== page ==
Midfielder Deano looks back on eight remarkable seasons

It seems like yesterday when Dean Marney stood alongside Chris Iwelumo as one of Burnley's new signings at Turf Moor.

Thursday, 17th May 2018, 5:00 pm
Burnley's Dean Marney salutes the fans during a lap of the pitch Photographer Alex Dodd/CameraSport The Premier League - Burnley v Bournemouth - Sunday 13th May 2018 - Turf Moor - Burnley World Copyright © 2018 CameraSport. All rights reserved. 43 Linden Ave. Countesthorpe. Leicester. England. LE8 5PG - Tel: +44 (0) 116 277 4147 - [email protected] - www.camerasport.com

But it was, in fact, nearly eight years ago when the pair, who would be joined by Ross Wallace and Lee Grant later that summer, did the rounds pitchside as they spoke to the media ahead of the club’s return to the Championship.

The Barking-born midfielder, who started out at Tottenham Hotspur, came across as a quiet, unassuming character, fairly reserved, but how wrong first impressions can be.

Marney was Brian Laws’ best bit of business during his 11-month reign, which overlapped the club’s fall from the Premier League.

While many pointed him out as the jester of the dressing room, Marney’s performances on the pitch were high octane, committed and gritty.

The former England Under 21 international was a key building block in the restructuring at Burnley following the departure of Owen Coyle and an unsuccessful stay in the top flight, the club’s first in 33 years.

“Burnley is a club that wants to be back in the Premier League and I want to be back along with everyone else, he said. “It’s regarded as the best league in the world, so I definitely want to get back and I definitely feel I can do it with Burnley.”

Marney had to be patient, but, on the back of Eddie Howe’s 21-month spell in charge, he was back in the big time.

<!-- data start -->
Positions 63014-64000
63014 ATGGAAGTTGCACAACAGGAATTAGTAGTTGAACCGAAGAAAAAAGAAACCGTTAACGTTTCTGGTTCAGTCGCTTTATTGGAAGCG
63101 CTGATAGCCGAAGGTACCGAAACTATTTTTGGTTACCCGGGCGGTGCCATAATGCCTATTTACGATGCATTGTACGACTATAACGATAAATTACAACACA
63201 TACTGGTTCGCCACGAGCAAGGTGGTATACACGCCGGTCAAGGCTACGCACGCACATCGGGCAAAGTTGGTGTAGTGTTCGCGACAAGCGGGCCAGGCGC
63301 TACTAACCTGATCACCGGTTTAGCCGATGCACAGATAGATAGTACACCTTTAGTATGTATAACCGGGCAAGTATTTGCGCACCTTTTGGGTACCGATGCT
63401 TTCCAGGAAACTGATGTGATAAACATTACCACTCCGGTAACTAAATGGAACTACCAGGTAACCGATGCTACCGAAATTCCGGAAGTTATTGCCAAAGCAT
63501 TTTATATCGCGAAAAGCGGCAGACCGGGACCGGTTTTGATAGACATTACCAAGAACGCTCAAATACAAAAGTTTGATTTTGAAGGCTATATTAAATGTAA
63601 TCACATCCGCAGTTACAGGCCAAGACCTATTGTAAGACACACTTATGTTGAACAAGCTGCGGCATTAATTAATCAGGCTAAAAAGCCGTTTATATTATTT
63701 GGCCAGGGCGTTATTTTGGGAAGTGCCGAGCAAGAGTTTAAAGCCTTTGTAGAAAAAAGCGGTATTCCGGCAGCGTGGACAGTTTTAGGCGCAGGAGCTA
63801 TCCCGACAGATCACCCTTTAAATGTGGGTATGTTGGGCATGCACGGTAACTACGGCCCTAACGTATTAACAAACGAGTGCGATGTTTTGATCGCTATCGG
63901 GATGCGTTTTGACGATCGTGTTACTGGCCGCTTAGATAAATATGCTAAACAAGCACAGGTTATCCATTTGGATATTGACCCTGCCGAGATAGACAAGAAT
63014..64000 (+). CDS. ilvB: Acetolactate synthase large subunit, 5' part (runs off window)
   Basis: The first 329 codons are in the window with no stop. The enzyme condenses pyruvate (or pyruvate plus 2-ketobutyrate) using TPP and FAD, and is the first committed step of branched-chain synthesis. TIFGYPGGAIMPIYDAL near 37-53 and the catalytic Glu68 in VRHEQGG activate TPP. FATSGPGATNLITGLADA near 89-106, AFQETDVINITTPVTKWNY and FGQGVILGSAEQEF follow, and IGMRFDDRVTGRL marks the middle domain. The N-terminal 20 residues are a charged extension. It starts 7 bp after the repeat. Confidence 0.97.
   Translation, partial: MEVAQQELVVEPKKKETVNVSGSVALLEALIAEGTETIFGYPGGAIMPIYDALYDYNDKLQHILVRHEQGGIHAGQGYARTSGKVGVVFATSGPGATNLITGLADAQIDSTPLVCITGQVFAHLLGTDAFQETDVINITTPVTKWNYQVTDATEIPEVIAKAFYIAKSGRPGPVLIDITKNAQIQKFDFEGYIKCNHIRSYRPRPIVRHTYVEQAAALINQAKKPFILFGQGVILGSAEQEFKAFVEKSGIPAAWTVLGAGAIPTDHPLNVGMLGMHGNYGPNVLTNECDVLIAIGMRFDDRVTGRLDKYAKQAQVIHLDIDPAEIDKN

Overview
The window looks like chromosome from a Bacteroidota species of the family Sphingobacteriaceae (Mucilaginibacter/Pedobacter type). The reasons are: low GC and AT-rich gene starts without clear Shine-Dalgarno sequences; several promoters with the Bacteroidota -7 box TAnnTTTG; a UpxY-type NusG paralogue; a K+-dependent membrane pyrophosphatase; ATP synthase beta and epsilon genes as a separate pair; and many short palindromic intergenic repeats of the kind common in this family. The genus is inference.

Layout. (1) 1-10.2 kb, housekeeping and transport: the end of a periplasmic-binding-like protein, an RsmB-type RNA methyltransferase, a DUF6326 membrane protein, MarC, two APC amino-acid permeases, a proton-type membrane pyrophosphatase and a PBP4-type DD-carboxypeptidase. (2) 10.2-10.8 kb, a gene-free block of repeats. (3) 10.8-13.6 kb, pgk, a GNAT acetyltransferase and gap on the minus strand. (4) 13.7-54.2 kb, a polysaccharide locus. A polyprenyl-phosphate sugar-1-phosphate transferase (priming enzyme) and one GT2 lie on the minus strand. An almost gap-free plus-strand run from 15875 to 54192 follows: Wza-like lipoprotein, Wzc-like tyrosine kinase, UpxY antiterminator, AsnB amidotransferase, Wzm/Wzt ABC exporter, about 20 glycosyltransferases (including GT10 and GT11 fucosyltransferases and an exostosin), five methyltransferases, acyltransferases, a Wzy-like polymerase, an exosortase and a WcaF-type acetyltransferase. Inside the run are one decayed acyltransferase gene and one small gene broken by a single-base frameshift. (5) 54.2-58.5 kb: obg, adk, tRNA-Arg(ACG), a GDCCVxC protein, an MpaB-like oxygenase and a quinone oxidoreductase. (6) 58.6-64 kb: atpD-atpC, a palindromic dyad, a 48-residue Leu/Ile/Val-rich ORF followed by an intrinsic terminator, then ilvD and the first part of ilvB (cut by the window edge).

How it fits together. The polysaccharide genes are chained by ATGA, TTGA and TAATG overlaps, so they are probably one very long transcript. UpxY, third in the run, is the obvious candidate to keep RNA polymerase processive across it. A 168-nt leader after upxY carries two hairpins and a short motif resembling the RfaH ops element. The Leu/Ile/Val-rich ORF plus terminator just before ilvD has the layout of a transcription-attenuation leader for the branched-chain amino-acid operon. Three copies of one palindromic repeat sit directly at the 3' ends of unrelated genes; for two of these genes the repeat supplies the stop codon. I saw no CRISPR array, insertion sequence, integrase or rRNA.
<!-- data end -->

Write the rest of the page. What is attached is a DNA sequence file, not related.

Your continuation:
He played 38 times in Sean Dyche’s first season in charge as the club finished runners up to champions Leicester City in the second tier.

“The first promotion was the highlight,” said Marney.

“I’ve never been involved in a group as good as that. We had some unbelievable individual players but the team spirit was something I’d never experienced before. The team spirit now is unbelievable but that group inparticular was incredible.”

Burnley’s second longest serving player among the current contingent, behind Kevin Long, had been at the top of his game in the Premier League, but he was dealt a crushing blow midway through the campaign.

The cruciate knee ligament injury sustained against West Brom ruled him out for the season, and the side could not avoid the drop.

After surgery and rehabilitation necessitated a nine-month spell on the sidelines, Marney featured at the back end of the following term as the Clarets were crowned champions.

However, those highs and lows continued to intertwine, and in January 2017, having started 21 of the first 22 games in the Premier League, Marney suffered a second knee injury against Arsenal at the Emirates.

“I’ve been here for the best part of eight years but that’s just the way football goes,” he said. “I’ve had some serious injuries that have cost me. Every time I felt good, something seemed to happen and the second one was really serious and effectively ended my Burnley career.”

That afternoon would prove to be the last time Marney would feature in Dyche’s XI.

The 34-year-old, who had loan spells at Swindon Town, QPR, Gillingham and Norwich City, was able to get back to a full bill of health, but he wouldn’t be called upon from the bench on the 12 occasions that he was named in the matchday squad.

“This place has been eight years of my life,” he said, after saying farewell on Sunday. “About 90% of that has been happy so it’s been a great place.

“I’ve got a lot of good memories and today was really sad. Obviously I would have loved to have had the opportunity to play.

“I’ve got a lot of great memories from my time here, I’ve met some unbelieveable people along the way. It’s been a good place to come in and work.

“There’s a touch of disappointment that I didn’t really get an opportunity to prove that I can still add to this team, but that’s the way football goes sometimes.

“The last four or five months have been tough because I knew what was coming, and then I was just hoping to get an opportunity but it is what it is.”

It’s been some journey, one that’s ended in the club’s best finish since 1974 and European football.

And Marney, who played 221 times for the Clarets, is delighted with the position the club finds itself: “I knew it was a Premier League club but to have the season that the lads have had in getting to Europe it’s a massive achievement and it’s brilliant for the club.

“It will be a big season next year for the club with Europe, it’ll be a busy schedule, so the gaffer will look to add players because it’s quite a small squad.

“It will be really interesting because I’ll be a Burnley fan now. I’ll be looking out for Burnley all the time and I’d love to see them do well next season.”